05/08/13 1:00pm
05/08/2013 1:00 PM
chef

CARRIE MILLER PHOTO |  Luke Gustafson, a Hampton Bays senior, prepares his prize-winning dish at Suffolk Community College’s Culinary Arts and Hospitality Center.

The kitchen was heating up at Suffolk County Community College’s Culinary Arts and Hospitality Center in Riverhead Tuesday afternoon, where four high school student chefs were competing for a $1,500 scholarship to the culinary program.

Hampton Bays High School senior Luke Gustafson, 18, cooked the prize-winning dish: sliced chicken breast in a tomato-mushroom sauce served with garlic mashed potatoes and sautéed French green beans.

To make it to the competition, he and the other aspiring chefs had to compete against culinary students from their own high schools. The winner from each participating school then moved on to the SCCC competition.

Now in its fifth year, the contest was created to support student learning and encourage promising students. It’s also a way to show off the culinary talent Long Island has to offer.

Similar to the Food Network’s cooking competition show “Chopped,” the students were given a mystery basket full of ingredients — and 90 minutes to turn them into a delectable dish.

College instructors kept a watchful eye on the students from start to finish, judging them on cooking techniques, use of ingredients, cleanliness, presentation, taste and creativity. The secret ingredients: chicken, potatoes and fresh green beans.

“They are the most common. If they can take these items and make something good out of them, they’ve accomplished the task,” said Richard Freilich, director of SCCC’s culinary arts program. “We don’t want to make it too difficult; we really just want to see their skill level.”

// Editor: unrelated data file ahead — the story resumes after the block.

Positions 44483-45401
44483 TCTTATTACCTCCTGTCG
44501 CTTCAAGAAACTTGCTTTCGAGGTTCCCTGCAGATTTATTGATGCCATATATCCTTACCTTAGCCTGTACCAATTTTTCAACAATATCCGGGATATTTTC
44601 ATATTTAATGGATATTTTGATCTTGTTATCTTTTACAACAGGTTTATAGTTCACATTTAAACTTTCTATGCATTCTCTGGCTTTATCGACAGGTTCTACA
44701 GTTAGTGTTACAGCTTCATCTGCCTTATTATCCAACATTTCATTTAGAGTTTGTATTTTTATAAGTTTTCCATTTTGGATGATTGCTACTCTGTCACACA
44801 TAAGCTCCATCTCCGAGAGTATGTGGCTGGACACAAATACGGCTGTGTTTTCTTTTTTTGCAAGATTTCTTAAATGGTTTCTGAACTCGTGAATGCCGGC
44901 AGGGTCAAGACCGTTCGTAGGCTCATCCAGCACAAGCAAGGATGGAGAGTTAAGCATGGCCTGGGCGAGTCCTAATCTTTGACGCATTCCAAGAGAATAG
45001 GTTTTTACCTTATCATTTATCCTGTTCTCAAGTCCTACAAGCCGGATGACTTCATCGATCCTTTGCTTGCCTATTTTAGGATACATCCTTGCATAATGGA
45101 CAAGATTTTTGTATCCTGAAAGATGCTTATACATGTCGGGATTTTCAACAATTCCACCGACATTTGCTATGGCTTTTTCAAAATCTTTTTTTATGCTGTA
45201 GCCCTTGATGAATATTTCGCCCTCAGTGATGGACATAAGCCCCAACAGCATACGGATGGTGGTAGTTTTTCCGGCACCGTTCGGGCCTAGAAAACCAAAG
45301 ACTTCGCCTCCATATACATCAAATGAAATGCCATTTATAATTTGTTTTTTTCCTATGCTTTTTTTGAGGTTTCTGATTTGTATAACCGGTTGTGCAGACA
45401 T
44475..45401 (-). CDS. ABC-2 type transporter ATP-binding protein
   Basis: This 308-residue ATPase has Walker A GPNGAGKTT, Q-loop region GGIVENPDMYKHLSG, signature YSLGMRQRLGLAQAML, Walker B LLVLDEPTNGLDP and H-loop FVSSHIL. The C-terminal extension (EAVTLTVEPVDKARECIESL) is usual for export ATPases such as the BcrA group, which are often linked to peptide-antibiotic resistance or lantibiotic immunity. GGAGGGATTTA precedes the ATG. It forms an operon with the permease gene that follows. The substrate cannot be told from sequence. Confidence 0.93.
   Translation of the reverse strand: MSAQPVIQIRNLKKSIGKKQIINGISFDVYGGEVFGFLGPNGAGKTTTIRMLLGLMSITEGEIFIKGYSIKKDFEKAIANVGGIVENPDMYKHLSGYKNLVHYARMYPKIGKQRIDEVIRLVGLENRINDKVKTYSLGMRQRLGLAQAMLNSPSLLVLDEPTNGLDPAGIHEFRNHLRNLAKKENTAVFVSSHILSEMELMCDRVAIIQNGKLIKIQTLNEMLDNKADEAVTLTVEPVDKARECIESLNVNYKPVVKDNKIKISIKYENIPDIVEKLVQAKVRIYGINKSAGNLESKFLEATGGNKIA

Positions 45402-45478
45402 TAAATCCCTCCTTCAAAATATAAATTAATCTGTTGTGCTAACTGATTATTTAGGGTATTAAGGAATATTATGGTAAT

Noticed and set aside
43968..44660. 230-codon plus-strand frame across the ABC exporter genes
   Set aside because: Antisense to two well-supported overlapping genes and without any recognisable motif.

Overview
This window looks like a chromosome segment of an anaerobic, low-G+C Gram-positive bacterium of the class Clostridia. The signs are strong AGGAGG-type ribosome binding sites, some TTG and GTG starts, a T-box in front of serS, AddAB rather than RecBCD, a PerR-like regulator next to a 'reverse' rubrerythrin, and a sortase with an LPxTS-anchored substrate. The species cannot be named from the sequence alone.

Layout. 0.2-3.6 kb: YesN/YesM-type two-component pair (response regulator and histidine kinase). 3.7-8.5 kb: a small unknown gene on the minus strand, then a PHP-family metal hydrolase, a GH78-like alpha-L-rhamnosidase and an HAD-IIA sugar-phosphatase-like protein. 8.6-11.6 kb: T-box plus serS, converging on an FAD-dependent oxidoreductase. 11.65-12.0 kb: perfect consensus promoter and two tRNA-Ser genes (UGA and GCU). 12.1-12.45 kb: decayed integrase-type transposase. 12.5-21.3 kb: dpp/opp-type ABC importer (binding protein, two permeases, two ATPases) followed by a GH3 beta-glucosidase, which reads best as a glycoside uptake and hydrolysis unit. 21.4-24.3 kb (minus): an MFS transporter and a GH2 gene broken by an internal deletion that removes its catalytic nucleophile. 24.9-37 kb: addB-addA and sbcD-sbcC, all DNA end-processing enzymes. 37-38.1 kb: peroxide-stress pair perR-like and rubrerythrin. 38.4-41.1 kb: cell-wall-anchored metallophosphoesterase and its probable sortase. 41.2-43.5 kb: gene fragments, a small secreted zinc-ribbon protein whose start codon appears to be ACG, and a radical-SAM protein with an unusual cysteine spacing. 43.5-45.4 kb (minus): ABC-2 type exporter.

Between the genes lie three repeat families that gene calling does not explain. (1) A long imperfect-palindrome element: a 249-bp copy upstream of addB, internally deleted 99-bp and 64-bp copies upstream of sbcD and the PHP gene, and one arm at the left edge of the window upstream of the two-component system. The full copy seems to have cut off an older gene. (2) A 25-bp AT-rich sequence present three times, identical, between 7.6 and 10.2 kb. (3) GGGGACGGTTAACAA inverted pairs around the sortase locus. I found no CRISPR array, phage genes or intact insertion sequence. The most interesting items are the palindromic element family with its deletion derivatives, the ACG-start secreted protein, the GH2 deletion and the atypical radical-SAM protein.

Other competitors were Daniel Insoyna, 17, a Southold High School junior; Ruben Bernacet, 19, a senior at Bellport High School; and Charles Alifano, 17, a senior at Floral Park Memorial High School.

Each student was accompanied by a culinary teacher from his high school, who came along for support.

Luke and Daniel are both enrolled in the Eastern Suffolk BOCES culinary program in Riverhead, spending 2 1/2 hours per day, five days a week learning different aspects of cooking.

“We’ve used all of the ingredients before,” said BOCES culinary teacher Tom Hashagen, a resident of Shelter Island. “We do a lot of instruction with chicken because it’s the cheapest thing to use. I told the kids it’s what they would probably have.”

Mr. Hashagen described Daniel, who took second place in the competition, as a quick learner. “He’s one of those kids that, once he comes in, you know he’s going to be good,” he said.

“Luke is sort of intense,” Mr. Hashagen continued. “He finds out what he needs to do and attacks it fairly well. He also shows some good leadership qualities we are trying to work on and foster.”

cmiller@timesreview.com

05/05/13 11:45am
05/05/2013 11:45 AM

BARBARAELLEN KOCH PHOTO | Chef Roy Wohlars of The Riverhead Project (left) and owner Dennis McDermott in the lounge area of the restaurant.

The Riverhead Project has a new executive chef and will debut its revamped, seafood-centric menu later this week.

Roy Wohlars, the former executive chef at Montauk’s South Edison, signed on as head chef of the downtown Riverhead restaurant just days ago, owner Dennis McDermott said.

Mr. Wohlars said the new menu, set to be unveiled Tuesday, is “75 percent seafood.”

“We’ll use the local waters of Long Island including oysters, clams, sea scallops and striped bass,” he said. “When the local farmers start producing vegetables those will also be on the menu.”

Chicken and duck make up the rest of the 2-year-old restaurant’s latest offerings. Menu items of note include a Szechuan-infused version of chicken and waffles and a smoked blue fish pierogi with house made crema, dill and pickled ramps.

Mr. McDermott, who formerly owned The Frisky Oyster in Greenport, is optimistic that Mr. Wohlars’ presence will further enhance revitalization efforts in downtown Riverhead.

“The Frisky Oyster definitely changed the landscape of dining in Greenport and the North Fork,” he said. “When the Riverhead Project came to Riverhead two years ago it did the same thing, and the addition of Roy to the restaurant really puts Riverhead on the map.”

ryoung@timesreview.com

04/14/13 7:45am
04/14/2013 7:45 AM